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Maximizing U.S. Interests in Science and Technology Relations with Japan: Report of the Defense Task Force relationship with Japan was accepted as extremely important, cooperative arrangements between the United States and Japan had evolved differently than those with Europe. There was no established policy or overarching framework for technological cooperation with Japan, which NATO provided for Europe. In general terms the DSB task force was concerned with the lack of a cohesive overall U.S. strategy toward Japan that would integrate defense and economic interests. One of the primary conclusions of the 1984 DSB study was that, although Japan might become a competitor for defense exports, the strategic value of closer cooperation outweighed the potential drawbacks of competition. It was believed that Japan would develop the capability to become a major defense exporter within 10 to 15 years, especially in aerospace technologies. Therefore, technological cooperation with Japan could prove costly in the long run. However, the importance of the bilateral relationship was paramount, and defense technology cooperation was seen as a means to strengthen that relationship. The DSB task force added the reservations that any initiative for cooperation must involve a two-way flow of technology, must serve the U.S. national interest, and must be integrated into a broader economic and security policy toward Japan. The DSB task force recognized that Japan had developed comparable or superior technologies in several fields. While it believed that few of Japan’s narrowly defined military technologies were of interest, certain commercial and dual-use technologies could prove extremely valuable to U.S. defense industries. However, no comprehensive assessment of Japanese technology had yet been made, and it was believed that the United States knew relatively little about Japanese achievements and capabilities in most fields. The DSB study advocated a “positive but tough approach” toward defense technology cooperation with Japan. Efforts should be broadened, but the United States should maintain a firm requirement of reciprocity and develop a means to assess the balance of technology exchange. Industry-to-industry initiatives were to be encouraged so long as they served national interests. The DSB task force recommended codevelopment of two significant military subsystems to gain experience with the difficulties and benefits of cooperation, with a DSB group meeting periodically to evaluate the net value of ongoing initiatives. With regard to Japanese technology, the task force recommended initiation of a comprehensive program to rapidly translate Japanese technical and policy documents. It also suggested the application to Japan of recommendations made in the earlier NATO study. These included a presidential policy declaration that the United States was committed to global leadership in important military and commercial technologies, and a commensurate increase in national investment in defense and civilian research and development (RżD). The task force suggested that DoD initiate a comprehensive interagency study on an overall economic and defense strategy. DEFENSE TECHNOLOGY COOPERATION WITH THE PACIFIC RIM The 1989 DSB study on cooperation with Pacific Rim nations constituted a follow-on to the earlier NATO and Japan reports. First meeting in March 1988, the Pacific Rim task force sought to update those reports and incorporate increasingly important economic considerations. It also recognized the continued importance of defense technology cooperation. The stated U.S.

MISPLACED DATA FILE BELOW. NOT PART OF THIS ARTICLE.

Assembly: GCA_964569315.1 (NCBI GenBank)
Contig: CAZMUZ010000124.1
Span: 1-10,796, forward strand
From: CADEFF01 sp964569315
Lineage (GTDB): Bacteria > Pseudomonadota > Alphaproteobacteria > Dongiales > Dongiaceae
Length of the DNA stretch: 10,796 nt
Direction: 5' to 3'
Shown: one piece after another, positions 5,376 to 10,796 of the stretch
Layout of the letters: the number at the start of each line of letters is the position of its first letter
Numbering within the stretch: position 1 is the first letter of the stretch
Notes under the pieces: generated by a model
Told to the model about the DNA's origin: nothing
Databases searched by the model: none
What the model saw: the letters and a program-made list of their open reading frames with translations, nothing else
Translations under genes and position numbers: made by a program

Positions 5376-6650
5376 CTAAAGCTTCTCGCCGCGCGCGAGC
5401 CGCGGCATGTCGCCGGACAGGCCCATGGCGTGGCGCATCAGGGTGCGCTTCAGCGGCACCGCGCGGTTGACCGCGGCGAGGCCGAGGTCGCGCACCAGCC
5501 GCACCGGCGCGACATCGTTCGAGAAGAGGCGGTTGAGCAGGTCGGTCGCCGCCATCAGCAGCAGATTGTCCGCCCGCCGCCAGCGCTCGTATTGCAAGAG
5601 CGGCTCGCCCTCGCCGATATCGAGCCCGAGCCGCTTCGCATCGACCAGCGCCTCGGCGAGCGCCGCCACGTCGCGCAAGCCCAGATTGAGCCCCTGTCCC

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Maximizing U.S. Interests in Science and Technology Relations with Japan: Report of the Defense Task Force objectives for cooperation were essentially similar to those outlined in the earlier reports—increased interoperability and standardization, an enhanced overseas logistics base, reduced duplication and RżD costs, and strengthened allied capabilities through the sharing of advanced weapons and military technology. However, the task force also identified concerns related to defense industrial cooperation, which were largely understated or dismissed in the earlier studies. The 1989 report clearly recognized a decline in U.S. manufacturing competitiveness and technological superiority and sought to closely link economic and military security. Specifically, the task force cited a “lack of balance in many defense industrial cooperation arrangements where U.S. military gains have sometimes entailed economic penalty.” The major findings of the 1989 DSB study concerned the changed economic relationship between the United States and its Pacific Rim allies and the impact of this change on security concerns. The task force concluded that national and international developments had overtaken existing policies and that a thorough review was necessary. Contemporary U.S. policies were oriented toward NATO armaments assistance and were inadequate for actual technological cooperation with Pacific Rim countries. The task force was critical of the strategic planning of U.S. defense industries. It found that U.S. firms often engaged in technology transfer in pursuit of narrow, short-term company goals and without regard for national or industry-wide interests. In addition, U.S. firms underinvested in long-term RżD and failed to take advantage of foreign science and technology, especially Japan’s. The task force felt that addressing these issues would improve the overall balance of technology flow. The 1989 study drew several conclusions from the FS-X experience. It was felt that the FS-X controversy dramatized the need for an integrated strategy combining technology, economics, and security. The United States needed to take a pragmatic approach to cooperation, carefully considering long-term mutual benefits and recognizing the importance of dual-use technologies and their likely impact on the U.S. technology base. The active participation of Congress and several executive branch agencies was deemed necessary to develop broader, more coherent policies. The task force’s recommendations were broken into two categories—policy and managerial. With regard to policy, it was suggested that the Office of the Secretary of Defense (OSD) and the National Security Council establish a high-level group that would work to link defense and economic interests as they related to cooperation. Similarly, it was recommended that OSD develop a broad, long-term national technology vision to be formalized and implemented through a presidential statement. The task force felt that the United States should only participate in cooperative initiatives that were mutually beneficial (reciprocal) and clearly served both security and economic interests. Finally, the study recommended greater cooperation in basic science and technology collaborative projects, possibly in coordination with the National Science Foundation. With regard to managerial issues, the DSB recommended (for the third time in as many administrations) a series of reorganizations the would seek to change the policy emphasis from defense industrial assistance to cooperation. The task force recommended that DoD develop a more structured cooperative framework for interacting with Pacific Rim nations and evaluating cooperative ventures and that several small demonstration projects be initiated. It was suggested that industry take the lead in initiating cooperative projects. Finally, the task force recommended